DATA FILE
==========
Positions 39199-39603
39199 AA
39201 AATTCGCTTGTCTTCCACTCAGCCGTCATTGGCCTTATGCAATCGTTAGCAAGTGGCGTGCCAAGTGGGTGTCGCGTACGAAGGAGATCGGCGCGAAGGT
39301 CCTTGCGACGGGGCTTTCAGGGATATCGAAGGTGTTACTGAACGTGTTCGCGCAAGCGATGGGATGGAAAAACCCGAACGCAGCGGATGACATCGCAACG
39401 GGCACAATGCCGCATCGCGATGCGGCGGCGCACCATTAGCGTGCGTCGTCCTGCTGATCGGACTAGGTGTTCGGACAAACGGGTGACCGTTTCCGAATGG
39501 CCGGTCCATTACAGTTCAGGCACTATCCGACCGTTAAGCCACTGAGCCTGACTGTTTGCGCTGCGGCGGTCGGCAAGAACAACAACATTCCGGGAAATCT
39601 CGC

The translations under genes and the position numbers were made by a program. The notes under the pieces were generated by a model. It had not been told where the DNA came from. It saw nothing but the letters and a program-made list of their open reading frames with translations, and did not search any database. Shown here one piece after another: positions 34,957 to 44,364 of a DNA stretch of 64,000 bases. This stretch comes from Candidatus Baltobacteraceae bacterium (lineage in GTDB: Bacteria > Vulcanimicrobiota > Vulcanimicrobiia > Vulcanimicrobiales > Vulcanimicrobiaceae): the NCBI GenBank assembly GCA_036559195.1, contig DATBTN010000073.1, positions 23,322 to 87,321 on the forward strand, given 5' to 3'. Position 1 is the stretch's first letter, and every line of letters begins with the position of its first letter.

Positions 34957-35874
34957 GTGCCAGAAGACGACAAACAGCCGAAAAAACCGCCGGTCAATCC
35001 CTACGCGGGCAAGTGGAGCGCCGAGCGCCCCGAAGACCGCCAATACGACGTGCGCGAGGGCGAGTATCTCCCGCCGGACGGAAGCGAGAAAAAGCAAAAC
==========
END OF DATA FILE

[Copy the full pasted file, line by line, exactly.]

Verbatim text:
Positions 39199-39603
39199 AA
39201 AATTCGCTTGTCTTCCACTCAGCCGTCATTGGCCTTATGCAATCGTTAGCAAGTGGCGTGCCAAGTGGGTGTCGCGTACGAAGGAGATCGGCGCGAAGGT
39301 CCTTGCGACGGGGCTTTCAGGGATATCGAAGGTGTTACTGAACGTGTTCGCGCAAGCGATGGGATGGAAAAACCCGAACGCAGCGGATGACATCGCAACG
39401 GGCACAATGCCGCATCGCGATGCGGCGGCGCACCATTAGCGTGCGTCGTCCTGCTGATCGGACTAGGTGTTCGGACAAACGGGTGACCGTTTCCGAATGG
39501 CCGGTCCATTACAGTTCAGGCACTATCCGACCGTTAAGCCACTGAGCCTGACTGTTTGCGCTGCGGCGGTCGGCAAGAACAACAACATTCCGGGAAATCT
39601 CGC

The translations under genes and the position numbers were made by a program. The notes under the pieces were generated by a model. It had not been told where the DNA came from. It saw nothing but the letters and a program-made list of their open reading frames with translations, and did not search any database. Shown here one piece after another: positions 34,957 to 44,364 of a DNA stretch of 64,000 bases. This stretch comes from Candidatus Baltobacteraceae bacterium (lineage in GTDB: Bacteria > Vulcanimicrobiota > Vulcanimicrobiia > Vulcanimicrobiales > Vulcanimicrobiaceae): the NCBI GenBank assembly GCA_036559195.1, contig DATBTN010000073.1, positions 23,322 to 87,321 on the forward strand, given 5' to 3'. Position 1 is the stretch's first letter, and every line of letters begins with the position of its first letter.

Positions 34957-35874
34957 GTGCCAGAAGACGACAAACAGCCGAAAAAACCGCCGGTCAATCC
35001 CTACGCGGGCAAGTGGAGCGCCGAGCGCCCCGAAGACCGCCAATACGACGTGCGCGAGGGCGAGTATCTCCCGCCGGACGGAAGCGAGAAAAAGCAAAAC